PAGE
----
1964 Chrysler Turbine Car

As America soared into the Jet Age, Chrysler touted the possible advantages of aircraft-style automobile engines over piston engines. In 1963 and 1964, Chrysler assembled 50 automobiles with turbine engines for consumer testing. Special turbo motif bodies made by Ghia in Turin, Italy visually highlighted the futuristic promise of jet power. Three families in the Baltimore area and one in the Washington area took turns driving this car. The turbine engine was smoother and simpler than piston engines, but poor fuel efficiency, high emissions levels, and a peculiar lag when accelerating helped to kill the chances of a mass-produced turbine-engine car.
Currently not on view
Object Name
automobile, turbine
Date made
Chrysler Corporation
overall: 5 ft x 6 1/8 ft x 16 11/16 ft; 1.524 m x 1.85928 m x 5.07797 m
overall: 57 in x 73 in x 200 1/2 in; 144.78 cm x 185.42 cm x 509.27 cm
on pallet: 60 in x 73 in x 200 1/2 in; 152.4 cm x 185.42 cm x 509.27 cm
place made
Italia: Piemonte, Turin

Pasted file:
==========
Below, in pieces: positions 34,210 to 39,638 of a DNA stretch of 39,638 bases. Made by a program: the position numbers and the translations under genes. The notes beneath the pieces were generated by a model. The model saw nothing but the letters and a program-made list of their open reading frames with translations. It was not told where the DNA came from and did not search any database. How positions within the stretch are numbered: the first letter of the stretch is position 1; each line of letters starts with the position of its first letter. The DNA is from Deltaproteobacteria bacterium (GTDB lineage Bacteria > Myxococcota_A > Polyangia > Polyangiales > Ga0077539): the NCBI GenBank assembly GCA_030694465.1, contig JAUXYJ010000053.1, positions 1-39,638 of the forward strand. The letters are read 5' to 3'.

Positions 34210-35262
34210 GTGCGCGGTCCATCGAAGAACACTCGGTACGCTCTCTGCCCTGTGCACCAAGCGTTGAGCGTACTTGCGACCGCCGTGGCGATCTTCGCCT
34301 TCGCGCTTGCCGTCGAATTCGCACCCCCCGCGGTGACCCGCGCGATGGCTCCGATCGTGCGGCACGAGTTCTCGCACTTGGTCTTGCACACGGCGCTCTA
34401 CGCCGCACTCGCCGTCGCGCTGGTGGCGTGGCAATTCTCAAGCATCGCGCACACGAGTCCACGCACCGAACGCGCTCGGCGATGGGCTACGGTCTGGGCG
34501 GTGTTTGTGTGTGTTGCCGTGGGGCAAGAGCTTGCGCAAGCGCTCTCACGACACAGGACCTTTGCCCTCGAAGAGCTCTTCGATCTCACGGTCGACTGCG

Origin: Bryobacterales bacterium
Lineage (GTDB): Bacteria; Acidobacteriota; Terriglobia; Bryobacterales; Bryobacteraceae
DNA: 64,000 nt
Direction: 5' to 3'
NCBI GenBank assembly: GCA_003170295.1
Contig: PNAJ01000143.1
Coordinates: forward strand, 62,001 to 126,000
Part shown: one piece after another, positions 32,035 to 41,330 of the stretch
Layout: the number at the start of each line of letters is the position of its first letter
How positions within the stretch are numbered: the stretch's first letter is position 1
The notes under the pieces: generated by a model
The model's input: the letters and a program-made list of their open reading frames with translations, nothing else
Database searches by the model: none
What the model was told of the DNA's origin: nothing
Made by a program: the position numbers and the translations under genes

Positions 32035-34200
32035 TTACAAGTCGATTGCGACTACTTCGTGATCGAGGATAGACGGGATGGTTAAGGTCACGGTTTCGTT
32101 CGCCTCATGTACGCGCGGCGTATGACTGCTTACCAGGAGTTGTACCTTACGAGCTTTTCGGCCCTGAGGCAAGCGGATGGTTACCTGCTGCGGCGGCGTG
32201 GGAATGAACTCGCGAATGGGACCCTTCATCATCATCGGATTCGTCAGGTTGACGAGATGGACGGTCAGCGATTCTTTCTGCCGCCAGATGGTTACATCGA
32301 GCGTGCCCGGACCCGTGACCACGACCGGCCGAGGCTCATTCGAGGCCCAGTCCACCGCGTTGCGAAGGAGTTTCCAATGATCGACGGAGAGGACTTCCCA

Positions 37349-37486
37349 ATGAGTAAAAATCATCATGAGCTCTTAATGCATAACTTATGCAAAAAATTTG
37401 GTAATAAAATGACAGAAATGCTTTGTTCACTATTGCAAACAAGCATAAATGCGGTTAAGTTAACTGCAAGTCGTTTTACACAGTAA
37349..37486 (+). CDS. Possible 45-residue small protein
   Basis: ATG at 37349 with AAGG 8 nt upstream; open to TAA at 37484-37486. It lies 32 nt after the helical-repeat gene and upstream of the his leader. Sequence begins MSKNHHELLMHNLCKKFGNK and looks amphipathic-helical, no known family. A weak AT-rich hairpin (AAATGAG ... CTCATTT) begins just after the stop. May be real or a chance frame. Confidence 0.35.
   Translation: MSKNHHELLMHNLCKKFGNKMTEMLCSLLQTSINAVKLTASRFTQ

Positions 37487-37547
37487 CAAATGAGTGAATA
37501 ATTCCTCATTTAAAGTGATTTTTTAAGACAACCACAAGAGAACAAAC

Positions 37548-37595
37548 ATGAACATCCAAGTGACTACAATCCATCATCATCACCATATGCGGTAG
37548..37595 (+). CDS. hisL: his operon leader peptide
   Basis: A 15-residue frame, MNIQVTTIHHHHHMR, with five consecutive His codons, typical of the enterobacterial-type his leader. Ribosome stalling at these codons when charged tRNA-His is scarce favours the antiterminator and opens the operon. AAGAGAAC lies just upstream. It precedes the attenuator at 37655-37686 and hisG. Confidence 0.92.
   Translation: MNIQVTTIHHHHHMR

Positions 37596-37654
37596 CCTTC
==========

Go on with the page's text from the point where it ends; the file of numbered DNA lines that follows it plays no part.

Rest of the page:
United States: Michigan
United States: District of Columbia, Washington
United States: Maryland
ID Number
accession number
catalog number
serial number
Road Transportation
See more items in
Work and Industry: Transportation, Road
Road Transportation
Data Source
National Museum of American History, Kenneth E. Behring Center
Credit Line
Gift of Chrysler Corporation through William P. Stempien

Visitor Comments

1/2/2016 11:10:12 PM
Ken DeMaria
I have lot of interest in the Chrysler turbine car you have. You see. in 1965, as I turned 16. my mother won this beauty for 3 months.I have always dreamed of driving that car again. Is there a chance that we could bring it out of moth balls, or better yet, selling it to a nice turbine car user, such as myself?
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